Is 'long flu' the real long COVID? © Getty Images

Has medicine been ignoring ‘long flu’ sufferers all this time?

Nearly one in three people who caught the flu were left with long COVID-like symptoms months later. Does this prove the existence of long flu?

Half of patients recovering from COVID-19 had at least one long COVID symptom in the six months following the infection, a study of over 270,000 patients has found.

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But the research also revealed that a similar cohort who were recovering from the flu showed 43 per cent of people also had one or more of the same symptoms recorded during the same time period.

This has led some to suggest the existence of ‘long flu’, and to wonder whether there are patients who have been silently suffering from the illness all along. We spoke to the researchers behind the new paper to find out.

“It might well be – and the emphasis is on the might – that there is such a thing as long flu that’s been ignored simply because it hasn’t received as much attention as we are now giving to COVID,” said Dr Max Taquet, from the department of psychiatry at University of Oxford and first author of the new study.

“But the data that we have, and the data that many other people have shown in the past, is that if there is such a thing as long flu, it seems to be less common than long COVID.”

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The team report that COVID-19 patients were 1.5 times more likely to report a long COVID symptom than those who’d had the flu.

This was the case for all nine symptoms that the researchers investigated, the most common of which were breathing problems, abdominal symptoms, fatigue, pain and anxiety/depression. They also analysed patients’ data for reports of chest or throat pain, cognitive problems (also called ‘brain fog’), headache and muscle pain.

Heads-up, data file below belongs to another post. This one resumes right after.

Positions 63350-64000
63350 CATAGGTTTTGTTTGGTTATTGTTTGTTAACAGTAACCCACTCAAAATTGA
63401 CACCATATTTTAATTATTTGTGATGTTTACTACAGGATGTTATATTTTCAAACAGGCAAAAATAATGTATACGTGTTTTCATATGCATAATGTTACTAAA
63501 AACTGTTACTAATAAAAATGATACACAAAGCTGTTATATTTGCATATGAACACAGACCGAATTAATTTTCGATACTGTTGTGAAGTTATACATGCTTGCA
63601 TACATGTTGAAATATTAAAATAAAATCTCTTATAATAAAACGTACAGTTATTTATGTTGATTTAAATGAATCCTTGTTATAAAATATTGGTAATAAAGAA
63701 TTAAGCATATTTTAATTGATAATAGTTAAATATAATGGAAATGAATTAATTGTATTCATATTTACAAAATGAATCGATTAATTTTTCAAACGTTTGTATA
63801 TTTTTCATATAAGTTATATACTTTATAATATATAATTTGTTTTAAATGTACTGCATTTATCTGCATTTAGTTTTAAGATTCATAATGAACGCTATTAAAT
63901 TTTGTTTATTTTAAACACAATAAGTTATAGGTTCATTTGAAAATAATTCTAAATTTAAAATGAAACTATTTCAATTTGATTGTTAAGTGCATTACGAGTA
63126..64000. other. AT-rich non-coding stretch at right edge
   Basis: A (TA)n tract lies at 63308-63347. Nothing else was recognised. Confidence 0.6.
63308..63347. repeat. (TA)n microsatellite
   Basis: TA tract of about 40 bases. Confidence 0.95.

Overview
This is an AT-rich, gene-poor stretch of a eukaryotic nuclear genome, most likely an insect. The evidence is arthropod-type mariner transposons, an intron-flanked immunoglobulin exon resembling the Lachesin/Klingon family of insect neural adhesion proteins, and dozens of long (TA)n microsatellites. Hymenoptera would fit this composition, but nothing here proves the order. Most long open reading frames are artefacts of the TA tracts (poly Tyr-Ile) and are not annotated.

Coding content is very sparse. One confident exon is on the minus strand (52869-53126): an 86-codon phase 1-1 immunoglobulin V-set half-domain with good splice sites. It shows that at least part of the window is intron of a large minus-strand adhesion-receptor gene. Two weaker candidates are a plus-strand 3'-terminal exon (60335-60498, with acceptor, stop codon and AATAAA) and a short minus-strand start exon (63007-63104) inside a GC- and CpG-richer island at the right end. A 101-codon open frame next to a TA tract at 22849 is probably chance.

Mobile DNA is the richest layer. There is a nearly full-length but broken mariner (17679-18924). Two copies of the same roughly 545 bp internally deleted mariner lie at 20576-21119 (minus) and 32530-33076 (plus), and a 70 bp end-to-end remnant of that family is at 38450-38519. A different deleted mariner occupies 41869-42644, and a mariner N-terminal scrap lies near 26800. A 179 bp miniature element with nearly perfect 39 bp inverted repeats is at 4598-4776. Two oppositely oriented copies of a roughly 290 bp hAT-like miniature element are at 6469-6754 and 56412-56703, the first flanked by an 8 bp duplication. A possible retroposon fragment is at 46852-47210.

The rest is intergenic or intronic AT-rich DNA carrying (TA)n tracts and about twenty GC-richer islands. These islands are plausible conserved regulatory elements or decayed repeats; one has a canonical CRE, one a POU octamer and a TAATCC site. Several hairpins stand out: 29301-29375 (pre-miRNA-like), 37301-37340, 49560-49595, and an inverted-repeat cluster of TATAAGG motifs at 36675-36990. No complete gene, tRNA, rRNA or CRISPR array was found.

For these symptoms to be considered as long COVID, or post-illness, they must occur at least three months after the COVID-19 infection. In the COVID cohort, 37 per cent of patients had at least one symptom diagnosed in the three-to-six month period.

For those recovering from flu, 29 per cent had at least one symptom three to six months later. But Taquet warns that this doesn’t show that there’s such a thing as long flu – to do so, they’d need to compare the data with a similar cohort, a control group, from the general population who haven’t had the flu or COVID-19.

“However, 30 per cent seems quite a high number, so it would be very surprising if those symptoms were [as prevalent] in the general population,” he said.

“We can’t say for sure that this is not the case. I guess the findings strongly suggest that there might be such a thing as long flu, or at least, to be a little bit more cautious, that there are some people who still experience symptoms in the three to six months after after the flu.”

Findings suggest the most common long COVID symptoms are breathing problems, abdominal symptoms, fatigue, pain and anxiety/depression © Getty Images
Findings suggest the most common long COVID symptoms are breathing problems, abdominal symptoms, fatigue, pain and anxiety/depression © Getty Images

But does this mean having long flu, if it can be called that, is as bad or worse than long COVID?